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Posted by Randy | September 19, 2014
This week, the House passed the Promoting Job Creation and Reducing Small Business Burdens Act, (H.R. 5405) which reduces the regulatory burden on small businesses and spurs growth. It also includes several provisions to help emerging companies raise capital and grow.

By reducing the regulations crushing small businesses, we take a step towards freeing them up to light up our economy. It makes sense: real growth isn’t created by pulling a lever in Washington – real growth happens when our small businesses, innovators, and entrepreneurs have the ability and opportunity to create jobs, expand their companies, and push us forward.

Posted by Randy | June 27, 2014

Last week, the House of Representatives passed the America’s Small Business Tax Relief Act of 2014, H.R. 4457, with my support. This bill makes Section 179 of the IRS Tax Code permanent, providing important tax relief to small U.S. companies. It helps small business streamline records, purchase equipment, and reduce uncertainty for planning. This legislation passed by a vote of 272 – 144.

Bottom-line: It’s simple. Washington needs to get out of the way. We need to eliminate burdensome regulations and reduce the crippling tax load on small businesses so that they have the freedom they need to work, earn, grow, and create jobs.    


Standing up to big government on behalf of small businesses is a duty I take very seriously. Read about my recent work to ease burdens, provide access to capital, and support small business growth, here.
Posted by Randy | May 15, 2014

As we celebrate Small Business Week and recognize the value and importance of small businesses not just to our communities, but to the economic stability and prosperity of our nation, I wanted to share this article with you written by Congressman Sam Graves (R-MO), Chairman of the House Small Business Committee.  

Small Business Week
By Rep. Sam Graves (R-Mo.) - 05/14/14 09:00 AM EDT 

Every small business throughout the country is a story of someone’s hard work, a good idea, or a plan to make life better for their family. Many succeed, some don’t. We should respect the courage, risk and sacrifice required to build a business. One of the purposes of National Small Business Week is recognition of that effort, but there’s more to it. We should examine policies that are helping and hurting small business and make the appropriate changes to encourage their growth because our economy hinges on their success.

Small businesses are responsible for about half the nation’s economic output, and when it comes to jobs, small firms have an outsized impact. Small companies comprise about half of all private sector jobs in total, and lead the way in job creation with 60-to-80 percent of all new jobs, depending on the year. All told, small firms can take credit for 65 percent of jobs created over a recent 17-year span, according to the Small Business Administration.

It’s fair to say that if small businesses are thriving, then the economy is likely to be healthy. If small businesses are struggling, then the economy is not strong. 

Over the past month, the latest economic information has been a mix of good news and bad. The unemployment rate has fallen, but a closer look shows far too many Americans leaving the workforce. Moreover, the economy slowed to a mere 0.1 percent growth last quarter. Throughout the very slow recovery of the past several years, the economy has never really roared back or created jobs at the pace the country needs.

Small businesses are a major part of the solution for jobs and growth. When small firms grow, the benefits spread throughout the economy. The irony is that these businesses are often treated by Washington as though they are part of the problem. During the last five years, small businesses have faced numerous roadblocks to growth, including mounting federal regulations, higher taxes, economic uncertainty, and burdensome requirements from the health care law.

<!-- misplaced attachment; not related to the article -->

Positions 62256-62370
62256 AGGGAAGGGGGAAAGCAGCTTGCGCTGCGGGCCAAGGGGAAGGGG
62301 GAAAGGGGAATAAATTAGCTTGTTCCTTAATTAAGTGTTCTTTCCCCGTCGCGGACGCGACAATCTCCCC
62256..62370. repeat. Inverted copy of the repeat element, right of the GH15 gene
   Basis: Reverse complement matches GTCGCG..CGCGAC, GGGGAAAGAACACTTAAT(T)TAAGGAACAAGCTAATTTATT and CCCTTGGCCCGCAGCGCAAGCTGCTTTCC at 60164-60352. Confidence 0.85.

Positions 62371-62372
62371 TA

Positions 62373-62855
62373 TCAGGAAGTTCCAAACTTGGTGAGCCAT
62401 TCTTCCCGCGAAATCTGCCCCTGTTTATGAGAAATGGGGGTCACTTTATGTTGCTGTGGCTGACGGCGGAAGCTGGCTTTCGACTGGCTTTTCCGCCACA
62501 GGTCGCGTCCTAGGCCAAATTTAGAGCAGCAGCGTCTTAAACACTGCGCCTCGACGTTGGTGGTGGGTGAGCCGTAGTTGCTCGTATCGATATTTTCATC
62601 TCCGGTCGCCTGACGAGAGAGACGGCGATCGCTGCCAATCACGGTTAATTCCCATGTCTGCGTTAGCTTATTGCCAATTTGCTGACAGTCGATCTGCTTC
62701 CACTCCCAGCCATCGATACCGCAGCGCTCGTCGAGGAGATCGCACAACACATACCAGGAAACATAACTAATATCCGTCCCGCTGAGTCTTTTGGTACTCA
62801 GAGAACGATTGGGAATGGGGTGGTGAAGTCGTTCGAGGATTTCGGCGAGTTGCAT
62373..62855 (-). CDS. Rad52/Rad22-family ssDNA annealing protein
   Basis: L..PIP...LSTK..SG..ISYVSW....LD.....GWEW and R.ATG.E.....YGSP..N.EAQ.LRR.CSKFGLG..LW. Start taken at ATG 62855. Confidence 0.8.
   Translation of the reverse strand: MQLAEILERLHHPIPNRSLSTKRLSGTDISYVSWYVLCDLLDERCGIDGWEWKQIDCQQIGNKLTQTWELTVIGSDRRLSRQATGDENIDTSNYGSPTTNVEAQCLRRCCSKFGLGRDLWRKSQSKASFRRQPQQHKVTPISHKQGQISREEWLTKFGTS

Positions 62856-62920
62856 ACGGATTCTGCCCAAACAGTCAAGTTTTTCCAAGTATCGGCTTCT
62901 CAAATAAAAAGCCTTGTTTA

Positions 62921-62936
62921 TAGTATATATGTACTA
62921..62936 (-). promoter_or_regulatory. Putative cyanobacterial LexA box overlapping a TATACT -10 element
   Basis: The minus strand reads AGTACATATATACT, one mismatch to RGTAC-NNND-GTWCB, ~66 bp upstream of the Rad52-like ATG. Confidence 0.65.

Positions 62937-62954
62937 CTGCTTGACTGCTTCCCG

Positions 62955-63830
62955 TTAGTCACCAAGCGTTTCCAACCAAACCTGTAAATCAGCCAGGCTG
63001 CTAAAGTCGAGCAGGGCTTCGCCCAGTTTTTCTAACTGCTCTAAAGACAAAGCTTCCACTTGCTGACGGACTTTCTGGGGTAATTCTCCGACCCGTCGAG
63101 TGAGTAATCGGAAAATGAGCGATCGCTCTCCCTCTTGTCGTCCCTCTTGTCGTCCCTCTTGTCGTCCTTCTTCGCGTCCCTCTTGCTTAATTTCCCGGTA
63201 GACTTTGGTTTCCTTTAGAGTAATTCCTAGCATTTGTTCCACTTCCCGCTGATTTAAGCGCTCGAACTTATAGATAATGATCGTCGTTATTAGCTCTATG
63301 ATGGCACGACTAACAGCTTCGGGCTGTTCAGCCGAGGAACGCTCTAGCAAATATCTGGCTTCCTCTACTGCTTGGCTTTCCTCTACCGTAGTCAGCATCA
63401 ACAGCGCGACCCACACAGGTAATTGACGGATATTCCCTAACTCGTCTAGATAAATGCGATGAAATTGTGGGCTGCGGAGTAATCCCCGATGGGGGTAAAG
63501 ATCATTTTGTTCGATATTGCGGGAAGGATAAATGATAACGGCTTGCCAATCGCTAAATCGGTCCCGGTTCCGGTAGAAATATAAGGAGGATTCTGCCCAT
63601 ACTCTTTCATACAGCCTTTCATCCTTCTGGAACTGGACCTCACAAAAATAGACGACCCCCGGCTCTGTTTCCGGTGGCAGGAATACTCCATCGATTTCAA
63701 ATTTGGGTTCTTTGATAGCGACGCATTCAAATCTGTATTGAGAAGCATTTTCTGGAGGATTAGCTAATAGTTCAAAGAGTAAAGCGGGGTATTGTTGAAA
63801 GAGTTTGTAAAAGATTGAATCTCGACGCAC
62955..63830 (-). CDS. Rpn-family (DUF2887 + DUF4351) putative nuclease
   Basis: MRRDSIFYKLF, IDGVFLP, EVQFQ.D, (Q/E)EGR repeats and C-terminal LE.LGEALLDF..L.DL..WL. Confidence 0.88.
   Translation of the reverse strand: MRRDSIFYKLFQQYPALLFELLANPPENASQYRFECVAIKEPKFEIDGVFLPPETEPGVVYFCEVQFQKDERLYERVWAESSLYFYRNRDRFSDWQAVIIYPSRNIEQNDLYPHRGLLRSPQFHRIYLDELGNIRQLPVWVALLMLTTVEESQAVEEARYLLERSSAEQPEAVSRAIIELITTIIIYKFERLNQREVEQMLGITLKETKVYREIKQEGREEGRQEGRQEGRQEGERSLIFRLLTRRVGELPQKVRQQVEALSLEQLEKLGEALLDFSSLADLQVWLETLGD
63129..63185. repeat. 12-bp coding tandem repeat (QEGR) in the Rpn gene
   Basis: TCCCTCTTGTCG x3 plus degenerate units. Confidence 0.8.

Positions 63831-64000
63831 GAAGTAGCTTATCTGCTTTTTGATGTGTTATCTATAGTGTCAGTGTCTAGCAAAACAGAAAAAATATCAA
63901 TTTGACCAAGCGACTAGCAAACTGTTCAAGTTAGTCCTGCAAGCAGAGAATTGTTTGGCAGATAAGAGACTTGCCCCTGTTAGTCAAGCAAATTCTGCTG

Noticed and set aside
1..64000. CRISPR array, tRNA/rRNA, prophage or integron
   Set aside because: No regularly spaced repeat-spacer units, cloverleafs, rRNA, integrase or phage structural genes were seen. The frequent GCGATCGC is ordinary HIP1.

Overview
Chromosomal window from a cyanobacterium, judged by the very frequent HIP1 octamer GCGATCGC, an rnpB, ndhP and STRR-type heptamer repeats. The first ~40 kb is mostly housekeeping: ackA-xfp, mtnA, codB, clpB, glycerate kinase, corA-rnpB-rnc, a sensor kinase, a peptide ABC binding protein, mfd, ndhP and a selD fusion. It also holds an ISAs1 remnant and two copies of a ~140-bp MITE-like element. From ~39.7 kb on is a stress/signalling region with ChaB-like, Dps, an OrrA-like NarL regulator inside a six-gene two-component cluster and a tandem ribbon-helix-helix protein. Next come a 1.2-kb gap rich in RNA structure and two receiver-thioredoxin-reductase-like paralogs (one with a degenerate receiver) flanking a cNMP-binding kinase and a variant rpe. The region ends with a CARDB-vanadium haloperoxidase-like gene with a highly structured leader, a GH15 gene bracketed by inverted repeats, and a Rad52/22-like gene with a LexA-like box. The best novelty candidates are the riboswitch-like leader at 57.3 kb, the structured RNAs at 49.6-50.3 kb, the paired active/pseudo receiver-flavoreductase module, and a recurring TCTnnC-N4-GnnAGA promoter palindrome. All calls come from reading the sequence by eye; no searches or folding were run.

As one Connecticut small business owner, Dan De Clercq, commented to the Small Business Committee through our interactive website Small Biz Open Mic, “Since ObamaCare became a discussion in 2008, our yearly premium has doubled from 113k to 220k presently. Plus our deductibles and co-pays have increased to obscene levels. Eliminate or halve my corporate income taxes, help bring my company-sponsored health care back to normal levels and I'd hire four more people.”

Dan’s not alone in his experience. A recent NFIB study shows that ObamaCare’s Health Insurance Tax will cost the economy up to 286,000 jobs, and 57 percent of those jobs would be from small businesses. Over the past five years, the cost of new regulations on the American economy has spiked by $73 billion annually. The Administration has issued a burdensome 157 new major rules, each with economic costs of $100 million or more. This government power grab is predictably not leading to robust economic growth.

Despite the state of the economy, the U.S. Senate continues to ignore nearly 40 growth and jobs bills passed by the House. These bills range from reducing red tape to ensuring access to affordable energy.

Small businesses are widely supported by Americans, but they could use some more common-sense from Washington. The nation’s 28 million small businesses don’t need new bureaucracies or more government control; they need the administration to get out of the way so they can grow.

National Small Business Week is a great time to say “thank-you” to a small business in your neighborhood and “shop small.” I also believe this week is a great reminder that if Washington is going to talk-the-talk then Washington needs to get serious about a small business growth agenda that is going to back up that rhetoric. 

Graves has represented Missouri's 6th Congressional District since 2001. He is chairman of the Small Business Committee and also sits on the Transportation and Infrastructure Committee.
Posted by Randy Forbes | March 18, 2014

According to The Center for Regulatory Solutions, a project of the Small Business & Enterprise Council, the regulatory cost per U.S. household is $14,678.  In 2012, the median household income was $51,017.  That means the regulatory cost per household is nearly 29% of the average family income.  

 

 At the end of February, the House passed a package of bills, with my support, to address this over regulation, and instead focus on spurring job and economic growth.